Heyward was swatting at the bees, and then finally ran toward the center-field fence, and jumped onto it for safety. The bees kept coming.
"I should have gone over the fence," Heyward said.
Fans on the berm in left and center hid under blankets. Cubs relievers vacated the left-field bullpen, and shared the right field bullpen with the Mariners.
"That was wild," Cubs starter Jason Hammel said. "I've never had a delay like that before."
The bees attached themselves to a chair in the bullpen. Hammel watched from the pitcher's mound as the bizarre scenario unfolded.
"You could see them from left field all the way to center, they were everywhere," Hammel said. "The fact that Heyward isn't swollen beyond belief right now, I don't know how he made it out of that."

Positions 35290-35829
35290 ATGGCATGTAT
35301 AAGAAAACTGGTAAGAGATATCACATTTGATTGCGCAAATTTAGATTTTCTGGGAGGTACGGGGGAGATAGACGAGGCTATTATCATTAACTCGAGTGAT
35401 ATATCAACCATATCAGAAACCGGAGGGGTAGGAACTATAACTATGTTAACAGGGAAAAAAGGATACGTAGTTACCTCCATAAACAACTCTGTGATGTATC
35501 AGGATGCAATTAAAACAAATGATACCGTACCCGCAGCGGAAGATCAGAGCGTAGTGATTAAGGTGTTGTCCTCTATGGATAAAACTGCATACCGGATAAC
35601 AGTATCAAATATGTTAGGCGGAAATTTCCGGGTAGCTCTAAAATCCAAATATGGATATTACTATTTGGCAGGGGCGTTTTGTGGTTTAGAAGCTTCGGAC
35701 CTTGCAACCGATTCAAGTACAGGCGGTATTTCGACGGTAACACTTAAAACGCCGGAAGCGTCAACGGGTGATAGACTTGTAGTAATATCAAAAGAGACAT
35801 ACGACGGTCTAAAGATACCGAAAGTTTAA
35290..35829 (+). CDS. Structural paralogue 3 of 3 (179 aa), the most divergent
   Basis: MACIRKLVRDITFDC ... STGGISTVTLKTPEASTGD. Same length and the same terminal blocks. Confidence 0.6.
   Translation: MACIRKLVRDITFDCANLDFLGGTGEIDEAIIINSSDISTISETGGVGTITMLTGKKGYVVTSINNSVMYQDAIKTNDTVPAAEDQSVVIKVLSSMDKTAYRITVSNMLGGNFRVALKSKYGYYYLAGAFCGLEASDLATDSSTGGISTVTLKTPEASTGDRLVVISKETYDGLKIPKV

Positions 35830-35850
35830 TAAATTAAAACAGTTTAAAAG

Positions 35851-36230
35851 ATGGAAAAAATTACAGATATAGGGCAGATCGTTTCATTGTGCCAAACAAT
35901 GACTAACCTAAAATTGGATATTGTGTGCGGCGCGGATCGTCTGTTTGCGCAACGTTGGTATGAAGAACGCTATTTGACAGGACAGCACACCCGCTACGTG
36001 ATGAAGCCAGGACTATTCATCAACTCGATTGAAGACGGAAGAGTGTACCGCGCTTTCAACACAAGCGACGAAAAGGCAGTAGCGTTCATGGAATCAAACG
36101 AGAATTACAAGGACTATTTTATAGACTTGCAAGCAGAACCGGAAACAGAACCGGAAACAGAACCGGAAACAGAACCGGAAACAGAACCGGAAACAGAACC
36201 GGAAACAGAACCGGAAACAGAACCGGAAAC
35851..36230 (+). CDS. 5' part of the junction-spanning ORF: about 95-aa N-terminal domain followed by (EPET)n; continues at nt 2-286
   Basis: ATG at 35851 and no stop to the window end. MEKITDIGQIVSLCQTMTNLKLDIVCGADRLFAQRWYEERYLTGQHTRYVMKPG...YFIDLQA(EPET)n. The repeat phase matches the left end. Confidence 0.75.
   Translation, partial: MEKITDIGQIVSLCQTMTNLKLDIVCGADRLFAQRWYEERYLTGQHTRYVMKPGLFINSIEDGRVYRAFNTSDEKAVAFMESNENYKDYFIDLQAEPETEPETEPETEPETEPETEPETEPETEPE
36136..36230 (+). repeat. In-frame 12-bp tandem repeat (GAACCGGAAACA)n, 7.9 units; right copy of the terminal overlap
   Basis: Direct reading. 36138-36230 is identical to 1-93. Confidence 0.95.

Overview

Maybe bee pollen helped? Heyward hit a two-run homer in the Cubs' third. And Matt Szczur, who was in left field, belted a solo homer in the eighth. Szczur joked later that maybe the bees were the reason he hit the homer, but it's no laughing matter.
"[Heyward] was all right, and said, 'Go ahead, play,' and then they came my way and I thought we've got to stop it," Szczur said.
The bees stung Heyward on his face and the back of his head, but he was calm.
"If I was allergic, I would not have stayed there," Heyward said. "I thought, 'If [Hammel is] still pitching, I'm still playing center field.
"I've seen it happen in a Minor League game one time, but [the swarm] went through quicker than that and didn't last as long," Heyward said. "That lasted for a while."